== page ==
Melissa, I think we have members from another forum joining us and they have information that we don't have. Maybe even advanced book information, like we know nothing about The Way of Kings and only heard about the book recently and know nothing of its content.
Could some of you newcomers introduce yourselves (maybe on our "Introduce Yourself" thread and not clutter up this one) and tell us where you are from? We love the information you are bringing and introducing on this thread but we are confused.
I posted on my website that I'd be doing this, and I don't often have time to interact on forums. (They are a delightful way to interact with readers, but have proven a HUGE time-sink for me in the past. As you might have noticed, I tend to write—and respond—in depth when people ask questions of me.) So I only appear on forums occasionally. Hence the involvement of those from my forums looking for some answers to questions.
Some backstory might help you all. I began writing in earnest in 1997. During those years, I shared the books I wrote with a group of friends. This group worked with me on The Leading Edge, a science fiction fanzine/semiprozine at BYU. Eventually, once we graduated, we founded the Timewaster's Guide, partially as a forum where we could hang out. (Tage and Ookla from the TWG forums—aka Ben and Peter—are among them, and are still very good friends of mine. Another easter egg is to watch how Ben Olsen and Peter Ahlstrom are treated in the acknowledgements of many of my books.)
The overarching story and theme of my books, what I wanted to accomplish as a writer, and how I approached the fantasy genre, all took shape during this time. These readers read many of my most important, and influential (on me as a writer) novels while in draft form. The biggest three of these during this era were White Sand, Dragonsteel, and Elantris. (On the tail end, I wrote—but never finished—the foundations of what years later became Warbreaker.)
The next era of my unpublished writing was when I worked on the worlds, stories, and themes that eventually became Mistborn, The Way of Kings, and a book called the Aether of Night. Many of my writing group friends have read these books, including the first draft of Kings (which is very, very different from the current draft.)
Anyway, these unpublished books are NOT canon yet. I don't canonize a novel until I publish it. But some of the hidden themes (including Hoid and Adonalsium) of my books are present in these novels. (Dragonsteel and Aether of Night are particularly connected—though of the unpublished Shardworld books, White Sand is probably the best written.) Again, none of this is canon yet. (For instance, I've taken chunks out of Dragonsteel to use in the revision of The Way of Kings.) However, these old books do contain clues that aren't available to the average reader.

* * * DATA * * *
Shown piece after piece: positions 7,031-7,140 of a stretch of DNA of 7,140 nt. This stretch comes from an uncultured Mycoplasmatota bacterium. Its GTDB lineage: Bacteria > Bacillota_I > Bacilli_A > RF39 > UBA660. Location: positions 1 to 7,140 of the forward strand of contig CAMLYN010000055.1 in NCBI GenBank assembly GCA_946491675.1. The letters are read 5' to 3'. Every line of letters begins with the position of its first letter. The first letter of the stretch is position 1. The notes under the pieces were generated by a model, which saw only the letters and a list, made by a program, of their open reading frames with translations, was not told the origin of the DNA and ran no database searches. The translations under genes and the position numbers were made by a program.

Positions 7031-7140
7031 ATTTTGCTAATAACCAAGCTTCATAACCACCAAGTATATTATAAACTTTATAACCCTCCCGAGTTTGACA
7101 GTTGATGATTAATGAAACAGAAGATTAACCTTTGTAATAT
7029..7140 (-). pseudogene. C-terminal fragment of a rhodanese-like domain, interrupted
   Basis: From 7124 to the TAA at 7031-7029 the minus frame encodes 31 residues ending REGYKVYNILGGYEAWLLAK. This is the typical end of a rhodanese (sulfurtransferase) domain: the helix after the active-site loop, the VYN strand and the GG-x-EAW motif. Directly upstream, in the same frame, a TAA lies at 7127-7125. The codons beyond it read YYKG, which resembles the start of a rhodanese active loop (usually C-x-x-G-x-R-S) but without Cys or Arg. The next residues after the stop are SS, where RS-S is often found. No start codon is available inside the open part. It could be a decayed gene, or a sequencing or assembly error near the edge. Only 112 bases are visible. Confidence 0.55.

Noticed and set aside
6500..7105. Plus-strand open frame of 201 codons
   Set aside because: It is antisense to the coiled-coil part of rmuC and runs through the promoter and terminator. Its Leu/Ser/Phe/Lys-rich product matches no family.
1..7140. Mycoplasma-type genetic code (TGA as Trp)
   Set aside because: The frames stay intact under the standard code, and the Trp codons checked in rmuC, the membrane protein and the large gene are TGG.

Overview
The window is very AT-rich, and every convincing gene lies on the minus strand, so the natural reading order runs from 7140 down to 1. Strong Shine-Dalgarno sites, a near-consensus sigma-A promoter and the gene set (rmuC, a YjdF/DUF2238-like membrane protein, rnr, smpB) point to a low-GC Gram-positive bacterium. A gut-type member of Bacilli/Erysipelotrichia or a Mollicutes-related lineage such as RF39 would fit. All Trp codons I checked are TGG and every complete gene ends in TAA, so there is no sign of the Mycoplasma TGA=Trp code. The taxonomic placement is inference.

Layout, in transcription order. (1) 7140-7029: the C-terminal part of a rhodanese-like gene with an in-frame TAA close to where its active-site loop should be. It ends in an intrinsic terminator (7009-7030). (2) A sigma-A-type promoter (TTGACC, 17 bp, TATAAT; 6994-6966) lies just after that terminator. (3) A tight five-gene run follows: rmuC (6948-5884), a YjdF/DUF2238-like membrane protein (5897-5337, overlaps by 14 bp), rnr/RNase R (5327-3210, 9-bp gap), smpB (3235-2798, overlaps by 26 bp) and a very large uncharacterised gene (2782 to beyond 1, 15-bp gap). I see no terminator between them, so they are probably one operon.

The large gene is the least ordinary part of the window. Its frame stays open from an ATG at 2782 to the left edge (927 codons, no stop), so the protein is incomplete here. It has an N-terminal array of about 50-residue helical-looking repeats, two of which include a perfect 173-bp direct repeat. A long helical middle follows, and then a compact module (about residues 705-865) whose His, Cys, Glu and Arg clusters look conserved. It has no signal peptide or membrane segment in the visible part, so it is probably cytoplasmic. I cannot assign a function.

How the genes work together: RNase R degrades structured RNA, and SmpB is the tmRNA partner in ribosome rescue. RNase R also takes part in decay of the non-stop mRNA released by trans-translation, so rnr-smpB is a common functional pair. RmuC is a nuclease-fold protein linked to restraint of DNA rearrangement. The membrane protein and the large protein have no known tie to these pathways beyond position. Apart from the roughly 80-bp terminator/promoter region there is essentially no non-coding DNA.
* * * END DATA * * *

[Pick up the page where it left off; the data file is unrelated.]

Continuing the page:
Dragonsteel can be ordered through inter-library loan through the university library system. There are only four or five copies in existence. The BYU library has one (the book was my honor's thesis.) I believe the honors department has one. My thesis chair has one. (And maybe the committee has one, I can't remember.) I've got one in my basement. And I believe Ben's sister may have sneaked a copy out of the trash when I was cleaning out old manuscripts. (That might be White Sand.)
I do have intentions of rewriting these books and publishing them eventually. They each have pieces of the story. (Though I may decide to shift certain themes from one series to another as I eventually write and publish them.) I've been known to email White Sand or Aether of Night to readers who email and ask. (Though it does make me cringe a little to do so. In many of these books, I was experimenting with magic, theme, and narrative style—some experiments were a success, some were failures.)
Dragonsteel is frozen; I don't send it out any longer, as to not spoil the parts of The Way of Kings that I decided fit better in that world. So the only way to get it now is to borrow it from BYU. I've been told that Dragonsteel is the only undergraduate BYU honor's thesis ever to have been be read so often that it needed to be rebound. (A dubious honor, I'm not sure how I feel about so many people reading a book of mine that is that mediocre.)